Having completed Survey Orbit operations, NASA’s Dawn spacecraft is once again thrusting with its ion engine, reducing its orbit altitude and getting ever closer to Ceres. In just under five weeks, it will lower its altitude from 2700 miles to only 900 miles above the dwarf planet. Dawn will begin the High Altitude Mapping Orbit (HAMO) around Aug. 18, where it will resume its science observations. The mission stood down for two weeks while NASA’s Jet Propulsion Laboratory (JPL) and Orbital ATK teams worked through an issue that surfaced June 30 for one of the gimbals for an ion thruster. Thruster gimbals are used to help point the ion engine thrusters in the right direction while maneuvering between orbits. The team decided to switch to thruster gimbal #2, and after careful review and testing, proceeded with the mission.

Once Dawn reaches HAMO, 900 miles (less than 1,500 kilometers) above the surface of Ceres, the spacecraft will resume science activities in earnest. Color imaging and much more detailed topography of the surface will be acquired with the camera along with gravity measurements and high resolution visible and infrared spectroscopy using the visible and infrared mapping spectrometer (VIR) instrument. In late fall, Dawn will transfer to its lowest orbit, the Low Altitude Mapping Orbit (LAMO), which will be its final destination.

The five weeks travel time will be accomplished with the highly efficient ion propulsion system using just a few kilograms of xenon fuel. If performed with conventional chemical propulsion, the maneuver would require almost all of hydrazine remaining onboard. The futuristic ion engine is one of the most fascinating elements of the Dawn spacecraft. It gently, but persistently, accelerates the spacecraft minute-by-minute, day-by-day, rather than in one short-lived chemical blast.

This is accomplished by ionizing the xenon gas, accelerating it with an electric field and expelling the ions through one of the craft’s three thrusters at high velocity. The thrust provided is roughly equivalent to the pulling power of a large beetle. However, given the vacuum of space, this small force, applied over a long period of time, really adds up. Over the course of the mission, Dawn has changed its velocity by the equivalent of over 24,000 mph (10.8 km/sec), using about 865 lbs (393 kg) of xenon fuel.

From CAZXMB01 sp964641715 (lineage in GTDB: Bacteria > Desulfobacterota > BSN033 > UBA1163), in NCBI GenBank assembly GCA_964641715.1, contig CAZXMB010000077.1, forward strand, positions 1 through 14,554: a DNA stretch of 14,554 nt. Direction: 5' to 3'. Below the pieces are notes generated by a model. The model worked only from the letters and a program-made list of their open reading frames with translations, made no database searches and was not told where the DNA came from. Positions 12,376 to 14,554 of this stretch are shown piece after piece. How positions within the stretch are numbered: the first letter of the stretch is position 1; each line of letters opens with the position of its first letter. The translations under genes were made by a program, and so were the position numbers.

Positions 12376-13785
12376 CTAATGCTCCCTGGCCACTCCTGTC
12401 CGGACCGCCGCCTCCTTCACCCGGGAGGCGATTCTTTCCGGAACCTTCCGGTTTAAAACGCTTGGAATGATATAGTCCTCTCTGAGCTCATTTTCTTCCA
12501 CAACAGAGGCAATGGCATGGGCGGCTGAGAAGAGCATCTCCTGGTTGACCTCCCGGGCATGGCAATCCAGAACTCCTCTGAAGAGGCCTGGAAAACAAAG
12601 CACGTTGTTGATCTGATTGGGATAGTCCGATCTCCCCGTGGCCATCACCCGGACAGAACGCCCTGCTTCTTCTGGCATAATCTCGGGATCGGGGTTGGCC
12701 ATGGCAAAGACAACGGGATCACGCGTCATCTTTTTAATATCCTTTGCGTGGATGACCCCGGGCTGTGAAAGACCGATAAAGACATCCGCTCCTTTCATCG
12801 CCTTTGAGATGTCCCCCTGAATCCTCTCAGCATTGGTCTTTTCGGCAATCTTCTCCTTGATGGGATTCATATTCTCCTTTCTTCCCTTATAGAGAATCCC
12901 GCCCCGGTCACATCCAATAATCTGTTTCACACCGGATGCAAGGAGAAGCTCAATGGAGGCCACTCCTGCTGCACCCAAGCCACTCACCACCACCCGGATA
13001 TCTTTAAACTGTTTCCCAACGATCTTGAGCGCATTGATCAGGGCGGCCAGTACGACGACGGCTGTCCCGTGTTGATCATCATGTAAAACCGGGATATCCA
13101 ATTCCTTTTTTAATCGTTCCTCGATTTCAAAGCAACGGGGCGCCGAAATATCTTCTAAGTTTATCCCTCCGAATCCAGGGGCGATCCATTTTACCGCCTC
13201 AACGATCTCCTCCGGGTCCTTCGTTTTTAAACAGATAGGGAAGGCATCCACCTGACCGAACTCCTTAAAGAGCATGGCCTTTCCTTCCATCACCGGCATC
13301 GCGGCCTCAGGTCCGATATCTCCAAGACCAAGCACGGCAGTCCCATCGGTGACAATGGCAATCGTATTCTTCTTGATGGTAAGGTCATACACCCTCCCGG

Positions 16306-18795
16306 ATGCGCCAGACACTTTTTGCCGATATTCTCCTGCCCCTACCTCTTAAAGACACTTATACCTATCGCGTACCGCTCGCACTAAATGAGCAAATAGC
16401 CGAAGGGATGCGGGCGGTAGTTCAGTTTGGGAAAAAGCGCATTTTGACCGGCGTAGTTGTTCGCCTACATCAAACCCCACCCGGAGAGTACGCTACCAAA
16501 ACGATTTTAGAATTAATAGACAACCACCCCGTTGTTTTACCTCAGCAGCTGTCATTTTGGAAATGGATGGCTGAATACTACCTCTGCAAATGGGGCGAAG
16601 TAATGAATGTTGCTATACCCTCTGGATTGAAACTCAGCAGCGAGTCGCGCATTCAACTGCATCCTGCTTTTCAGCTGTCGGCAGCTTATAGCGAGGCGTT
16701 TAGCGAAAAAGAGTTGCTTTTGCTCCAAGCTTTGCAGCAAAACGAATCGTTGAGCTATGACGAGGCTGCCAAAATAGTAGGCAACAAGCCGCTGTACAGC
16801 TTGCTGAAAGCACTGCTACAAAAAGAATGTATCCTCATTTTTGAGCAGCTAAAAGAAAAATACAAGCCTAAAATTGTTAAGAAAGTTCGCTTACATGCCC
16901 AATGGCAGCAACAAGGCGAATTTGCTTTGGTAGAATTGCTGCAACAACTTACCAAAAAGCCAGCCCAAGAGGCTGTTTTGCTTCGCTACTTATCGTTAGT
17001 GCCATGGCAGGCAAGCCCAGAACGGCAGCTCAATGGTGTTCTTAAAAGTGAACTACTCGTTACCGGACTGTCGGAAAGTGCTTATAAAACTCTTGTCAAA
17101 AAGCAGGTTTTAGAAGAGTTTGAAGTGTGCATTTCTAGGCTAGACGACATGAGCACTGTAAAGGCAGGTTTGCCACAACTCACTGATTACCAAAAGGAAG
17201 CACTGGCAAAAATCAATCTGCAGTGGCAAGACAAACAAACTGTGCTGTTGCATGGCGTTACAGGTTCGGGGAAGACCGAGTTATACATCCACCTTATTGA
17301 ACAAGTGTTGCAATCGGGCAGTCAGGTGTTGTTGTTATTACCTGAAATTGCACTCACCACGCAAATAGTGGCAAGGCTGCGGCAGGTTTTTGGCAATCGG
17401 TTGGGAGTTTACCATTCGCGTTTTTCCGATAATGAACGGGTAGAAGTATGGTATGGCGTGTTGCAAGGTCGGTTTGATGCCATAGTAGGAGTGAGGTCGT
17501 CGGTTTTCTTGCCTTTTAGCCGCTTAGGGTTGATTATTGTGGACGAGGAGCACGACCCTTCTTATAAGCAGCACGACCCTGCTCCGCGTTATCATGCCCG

Dawn Flight Ion Thruster #3 (FT-3) Installation shown in early 2007, during final testing prior to launchImage credit: Orbital ATK / NASA JPL

The very high efficiency of the ion propulsion system enabled Dawn to fly to and orbit both Vesta and Ceres, an exploration not possible with chemical propulsion systems. The reduced fuel requirements translated to a smaller spacecraft, which could be launched on a smaller launch vehicle and thus fit within NASA’s Discovery program cost limits.

Orbital ATK and JPL’s design for Dawn incorporates all of the systems needed to support and operate the three ion engines, which are operated one at a time. This involves a large state-of-the-art xenon tank, piping, valves and flow control equipment as well as the three thrusters, each with its own pointing gimbals. Two very large solar arrays produce electrical power, and high voltage power handling equipment provides necessary power to the ion engines.



Dawn was launched in September 2007, following Orbital ATK’s integration and verification of this complex system. The spacecraft flew by Mars, orbited Vesta, and is now orbiting Ceres, returning massive amounts of science data which is helping scientists understand our solar system and its formation processes. Dawn is pioneering the utilization of ion propulsion for scientific endeavors, and its success is enabling far more ambitious deep space exploration missions in the future.

Dawn will complete its eighth year of flight operations in September. Although a few components, like the gimbal, are showing evidence of wear, all of the key hardware is still in great condition. Hardware redundancy is still available for all subsystems, assuring the full science mission that was conceived over 15 years ago can be completed. The science data from the mission continues to fascinate the science team and intrigue the public. Capturing the highly detailed imagery and data from two planetary bodies deep within the asteroid belt has been made possible by the imagination of the scientists, the knowledge and skill of the engineers and technicians, the finesse of her operators, and the thrust of a revolutionary ion engine.

For more information about the Dawn mission, visit http://dawn.jpl.nasa.gov.